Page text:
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[438] been admitted to knowledge of the circumstances of the negotiation. One day the assistant secretary of state (Davis) brought him some despatches from San Domingo, which revealed to him that Baez .was maintained in power by our navy. ‘I confess now,’ he said afterwards, ‘my emotion as I read this painful revelation. Until then I had supposed the proceeding blameless, although precipitate. I had not imagined any such indefensible transgressions.’ He at once visited the navy department, and found that its instructions to commanders and their reports corresponded to what he had discovered in the papers of the state department. It then appeared clearly to him that ‘the treaty was a contract which, according to our own witnesses, was obtained through a ruler owing power to our war ships,’ and that ‘we were engaged in forcing upon a weak people the sacrifice of their country.’ These disclosures, only a part of what came out during the controversy, settled him in his decision to oppose the ratification. When he came to this conclusion, the better course for him—the President having called on him first—would have been to notify the latter that he could not support the treaties. It is not at all likely that he would by so doing have changed the President's purpose,1 but he might possibly by such a recognition have mitigated the heated controversy which ensued. Sunnier afterwards explained why he did not go to the President and state the grounds of his opposition.2 He said:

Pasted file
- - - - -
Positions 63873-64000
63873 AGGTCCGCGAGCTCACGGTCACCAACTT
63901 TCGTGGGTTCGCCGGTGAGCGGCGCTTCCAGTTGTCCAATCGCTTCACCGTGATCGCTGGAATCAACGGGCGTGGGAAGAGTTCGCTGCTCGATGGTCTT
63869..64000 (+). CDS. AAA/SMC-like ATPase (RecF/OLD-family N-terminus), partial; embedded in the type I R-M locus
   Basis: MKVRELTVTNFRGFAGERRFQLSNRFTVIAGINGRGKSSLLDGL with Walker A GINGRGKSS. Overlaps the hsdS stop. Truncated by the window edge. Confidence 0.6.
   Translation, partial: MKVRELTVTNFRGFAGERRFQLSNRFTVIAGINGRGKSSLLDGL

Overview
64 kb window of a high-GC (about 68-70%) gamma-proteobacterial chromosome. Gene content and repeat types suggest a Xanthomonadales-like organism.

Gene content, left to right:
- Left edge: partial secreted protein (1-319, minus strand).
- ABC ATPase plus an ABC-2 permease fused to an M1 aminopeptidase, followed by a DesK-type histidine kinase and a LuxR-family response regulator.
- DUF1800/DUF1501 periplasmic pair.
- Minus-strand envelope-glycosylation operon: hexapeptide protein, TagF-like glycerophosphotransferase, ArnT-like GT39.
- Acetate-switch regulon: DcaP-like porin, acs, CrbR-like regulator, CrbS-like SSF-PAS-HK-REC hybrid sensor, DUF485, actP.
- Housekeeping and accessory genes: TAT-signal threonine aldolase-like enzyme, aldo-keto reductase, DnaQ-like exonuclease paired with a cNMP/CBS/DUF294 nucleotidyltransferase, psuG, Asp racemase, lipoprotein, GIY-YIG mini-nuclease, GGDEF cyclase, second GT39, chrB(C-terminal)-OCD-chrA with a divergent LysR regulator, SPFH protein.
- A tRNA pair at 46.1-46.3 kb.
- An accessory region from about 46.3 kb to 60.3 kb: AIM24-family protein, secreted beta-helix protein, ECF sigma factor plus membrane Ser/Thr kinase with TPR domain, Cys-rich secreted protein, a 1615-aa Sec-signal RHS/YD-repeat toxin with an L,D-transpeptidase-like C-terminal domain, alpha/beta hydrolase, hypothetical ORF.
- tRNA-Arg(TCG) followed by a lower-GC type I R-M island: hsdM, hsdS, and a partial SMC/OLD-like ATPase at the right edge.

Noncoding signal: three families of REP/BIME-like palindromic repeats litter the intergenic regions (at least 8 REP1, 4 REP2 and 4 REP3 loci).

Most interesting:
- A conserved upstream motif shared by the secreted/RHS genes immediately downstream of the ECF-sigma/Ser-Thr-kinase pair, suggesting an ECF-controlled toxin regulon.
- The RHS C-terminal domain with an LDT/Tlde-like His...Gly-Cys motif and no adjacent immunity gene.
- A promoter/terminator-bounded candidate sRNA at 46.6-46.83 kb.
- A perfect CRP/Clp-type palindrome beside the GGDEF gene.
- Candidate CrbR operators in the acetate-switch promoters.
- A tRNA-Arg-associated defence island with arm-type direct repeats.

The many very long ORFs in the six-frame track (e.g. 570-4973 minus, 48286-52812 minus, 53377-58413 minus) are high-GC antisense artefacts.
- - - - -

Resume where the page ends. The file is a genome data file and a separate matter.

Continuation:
I will tell you, sir, where perhaps I erred. It was in not going to the President and telling him frankly my opinion of the treaties. Knowing his present interest in annexation, it is easy to imagine that had I seen him on the subject and exposed its true character, some misapprehension would have been avoided; but on careful reflection at the time, I did not regard it as expedient. I thought it more gentle and considerate to avoid discussions with him, being assured that he would ascertain the judgment on annexation through the expression of public sentiment in the newspapers and various report. If in this respect I erred, it was an honest mistake, believing at the time that I was pursuing the more delicate course. Here let me add that I acted also according to my experience with treaties. I am told of a boast by Mr. Seward that he has negotiated half of the treaties of this government. I know not how this is; but if it be true, then have I had the responsibility of carrying half the treaties

1 According to one of the President's secretaries, he was at this time affected by adulation and not disposed to consult others. (Badeau's ‘Grant in Peace,’ pp. 156-158, 159, 160.) This may be true, but it is not the more credible because Badeau states it. This writer implies, though he has not the hardihood to say so explicitly, that the senator could have been brought to support the treaty by an appointment being given to J. M. Ashley. Ibid., pp. 214 215.

2 In Senate, Dec. 21, 1870. Congressional Globe, p. 253.

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